'It would be nice to put my arms in the air at least once': Mark Cavendish looks to 'try and win' one more race

The sprinter says he just wants to have fun at Deceuninck - Quick-Step, but is still thinking about taking one more win

(Photo by Tim de Waele/Getty Images)
(Image credit: Getty Images)

Mark Cavendish has said he would like to take one more win in what could be his last season in the professional peloton.

The sprinter sourced a one-year return to Deceuninck - Quick-Step at the eleventh hour to ensure he could continue racing into 2021, and although he says he just wants to have fun, the winning mentality that saw him claim 30 stages of the Tour de France lingers.

"There's not really one particular racing target but like every cyclist it would be nice to put your arms in the air at least once," Mark Cavendish said during an Instagram Q&A, responding to what his goals were for the season ahead.

"[To] try and win, but I just want to have fun, I'm at the best place for that, Deceuninck - Quick-Step."

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Cavendish made his second debut for the Belgian squad at the Clásica de Almería on February 14, puncturing during the final lap.

"It's an absolute dream, I'm enjoying it so so much. Most of the riders have changed but it's still the same fundamental philosophy of the team. Everyone's so so supportive," said of his return to Patrick Lefevere's team.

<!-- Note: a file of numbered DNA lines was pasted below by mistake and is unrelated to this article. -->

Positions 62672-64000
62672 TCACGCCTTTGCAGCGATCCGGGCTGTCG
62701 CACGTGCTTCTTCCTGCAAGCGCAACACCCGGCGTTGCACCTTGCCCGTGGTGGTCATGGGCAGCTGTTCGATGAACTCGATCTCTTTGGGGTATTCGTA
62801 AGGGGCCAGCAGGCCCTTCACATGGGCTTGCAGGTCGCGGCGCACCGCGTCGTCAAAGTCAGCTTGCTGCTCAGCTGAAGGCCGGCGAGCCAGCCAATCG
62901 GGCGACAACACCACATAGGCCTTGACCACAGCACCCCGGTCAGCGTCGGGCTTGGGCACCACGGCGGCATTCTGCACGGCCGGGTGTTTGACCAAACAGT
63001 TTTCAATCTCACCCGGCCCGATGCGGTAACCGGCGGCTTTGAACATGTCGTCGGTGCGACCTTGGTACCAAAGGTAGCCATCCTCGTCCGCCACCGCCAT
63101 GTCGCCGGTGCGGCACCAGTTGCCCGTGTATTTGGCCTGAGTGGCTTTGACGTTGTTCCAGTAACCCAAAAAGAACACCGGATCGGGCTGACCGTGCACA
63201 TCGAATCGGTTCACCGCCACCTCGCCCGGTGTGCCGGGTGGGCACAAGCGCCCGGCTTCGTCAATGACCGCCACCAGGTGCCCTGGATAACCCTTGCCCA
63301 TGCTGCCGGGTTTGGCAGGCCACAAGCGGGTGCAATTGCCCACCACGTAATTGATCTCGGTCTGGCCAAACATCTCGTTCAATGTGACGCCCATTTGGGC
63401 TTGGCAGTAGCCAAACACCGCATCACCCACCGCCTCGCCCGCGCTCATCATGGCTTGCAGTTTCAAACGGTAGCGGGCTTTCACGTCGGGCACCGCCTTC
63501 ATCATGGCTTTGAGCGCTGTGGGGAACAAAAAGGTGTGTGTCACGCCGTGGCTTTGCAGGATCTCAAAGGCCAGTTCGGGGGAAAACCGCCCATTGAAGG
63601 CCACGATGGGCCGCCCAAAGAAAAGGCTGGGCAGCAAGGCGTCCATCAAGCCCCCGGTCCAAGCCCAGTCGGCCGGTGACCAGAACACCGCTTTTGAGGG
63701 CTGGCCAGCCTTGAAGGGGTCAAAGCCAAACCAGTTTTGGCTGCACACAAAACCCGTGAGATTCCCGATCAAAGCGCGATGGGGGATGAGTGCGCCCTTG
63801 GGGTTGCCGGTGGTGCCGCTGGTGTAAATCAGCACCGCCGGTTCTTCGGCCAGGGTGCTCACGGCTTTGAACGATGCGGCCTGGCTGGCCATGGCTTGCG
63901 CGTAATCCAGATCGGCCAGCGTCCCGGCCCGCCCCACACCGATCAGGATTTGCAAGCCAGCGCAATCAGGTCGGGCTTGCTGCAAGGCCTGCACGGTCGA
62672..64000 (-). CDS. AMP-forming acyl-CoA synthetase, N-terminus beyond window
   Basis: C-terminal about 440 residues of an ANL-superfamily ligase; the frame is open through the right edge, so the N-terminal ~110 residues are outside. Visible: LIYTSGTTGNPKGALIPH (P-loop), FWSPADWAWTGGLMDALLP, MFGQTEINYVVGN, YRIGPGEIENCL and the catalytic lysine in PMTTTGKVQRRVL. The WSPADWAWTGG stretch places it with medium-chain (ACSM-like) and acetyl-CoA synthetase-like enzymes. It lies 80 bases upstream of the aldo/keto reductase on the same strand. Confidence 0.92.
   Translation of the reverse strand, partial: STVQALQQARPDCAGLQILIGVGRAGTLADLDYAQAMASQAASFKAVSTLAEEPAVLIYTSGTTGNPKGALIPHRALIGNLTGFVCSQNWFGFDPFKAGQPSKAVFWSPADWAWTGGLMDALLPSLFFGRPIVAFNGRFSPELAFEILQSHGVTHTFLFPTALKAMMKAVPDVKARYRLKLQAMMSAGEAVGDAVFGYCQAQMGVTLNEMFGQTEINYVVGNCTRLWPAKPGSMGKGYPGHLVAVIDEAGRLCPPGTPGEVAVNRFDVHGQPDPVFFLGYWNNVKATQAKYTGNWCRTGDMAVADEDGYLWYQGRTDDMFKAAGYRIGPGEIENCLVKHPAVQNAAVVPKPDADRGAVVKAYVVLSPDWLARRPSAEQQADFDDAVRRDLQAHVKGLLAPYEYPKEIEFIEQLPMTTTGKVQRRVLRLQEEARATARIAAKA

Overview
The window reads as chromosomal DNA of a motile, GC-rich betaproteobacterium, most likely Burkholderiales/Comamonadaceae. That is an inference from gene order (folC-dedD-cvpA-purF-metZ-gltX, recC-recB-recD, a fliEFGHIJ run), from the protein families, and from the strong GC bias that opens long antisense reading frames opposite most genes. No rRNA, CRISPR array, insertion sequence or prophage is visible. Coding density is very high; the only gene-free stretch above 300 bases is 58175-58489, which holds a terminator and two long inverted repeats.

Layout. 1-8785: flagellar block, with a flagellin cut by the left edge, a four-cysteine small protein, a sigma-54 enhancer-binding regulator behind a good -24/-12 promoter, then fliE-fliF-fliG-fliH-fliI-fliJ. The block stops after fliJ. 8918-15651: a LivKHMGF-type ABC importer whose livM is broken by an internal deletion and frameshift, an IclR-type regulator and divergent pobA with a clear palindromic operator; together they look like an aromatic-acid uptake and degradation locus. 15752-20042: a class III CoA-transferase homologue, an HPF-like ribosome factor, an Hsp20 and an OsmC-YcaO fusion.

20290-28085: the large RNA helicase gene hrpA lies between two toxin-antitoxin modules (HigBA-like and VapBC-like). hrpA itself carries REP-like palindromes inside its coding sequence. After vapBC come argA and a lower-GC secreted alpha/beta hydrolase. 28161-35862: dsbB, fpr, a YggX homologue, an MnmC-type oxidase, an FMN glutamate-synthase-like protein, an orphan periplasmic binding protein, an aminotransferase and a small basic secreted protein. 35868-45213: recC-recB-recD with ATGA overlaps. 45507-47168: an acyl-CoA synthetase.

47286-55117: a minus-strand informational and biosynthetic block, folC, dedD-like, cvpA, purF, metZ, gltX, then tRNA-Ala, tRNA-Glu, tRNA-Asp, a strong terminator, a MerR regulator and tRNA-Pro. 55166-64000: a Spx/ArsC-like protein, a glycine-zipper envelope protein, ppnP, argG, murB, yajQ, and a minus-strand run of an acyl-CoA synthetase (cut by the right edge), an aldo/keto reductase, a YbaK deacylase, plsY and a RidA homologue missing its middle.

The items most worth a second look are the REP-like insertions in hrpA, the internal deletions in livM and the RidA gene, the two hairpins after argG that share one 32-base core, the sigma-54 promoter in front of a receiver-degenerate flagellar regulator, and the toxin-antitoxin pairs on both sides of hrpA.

"What an absolute dream to be back racing with these boys. Felt like a pure bike racer again. Loved every single moment."

Cavendish tried to chase back on after his puncture, but eventually finished 1-36 down on the leaders in 94th place.

The 35-year-old previously admitted he's not looking for a fairytale ending to his career, despite harbouring these dreams of a victory to ride into the sunset with, but that he still has the form to compete.

Next up for the Manxman will be Le Samyn, a Belgian one-day race on March 2 that will also feature the likes of John Degenkolb and Jasper Philipsen.

Then it will be Scheldeprijs a month later on April 7, a race he's won three times in 2007, 2008 and 2011.

Jonny Long

Hi. I'm Cycling Weekly's Weekend Editor. I like writing offbeat features and eating too much bread when working out on the road at bike races. I'm 6'0", 26 years old, have a strong hairline and have an adequate amount of savings for someone my age. I'm very single at the minute so if you know anyone, hit me up.


Before joining Cycling Weekly I worked at The Tab, reporting about students evacuating their bowels on nightclub dancefloors and consecrating their love on lecture hall floors. I've also written for Vice, Time Out, and worked freelance for The Telegraph (I know, but I needed the money at the time so let me live).


I also worked for ITV Cycling between 2011-2018 on their Tour de France and Vuelta a España coverage. Sometimes I'd be helping the producers make the programme and other times I'd be getting the lunches. Just in case you were wondering - Phil Liggett and Paul Sherwen had the same ham sandwich every day, it was great.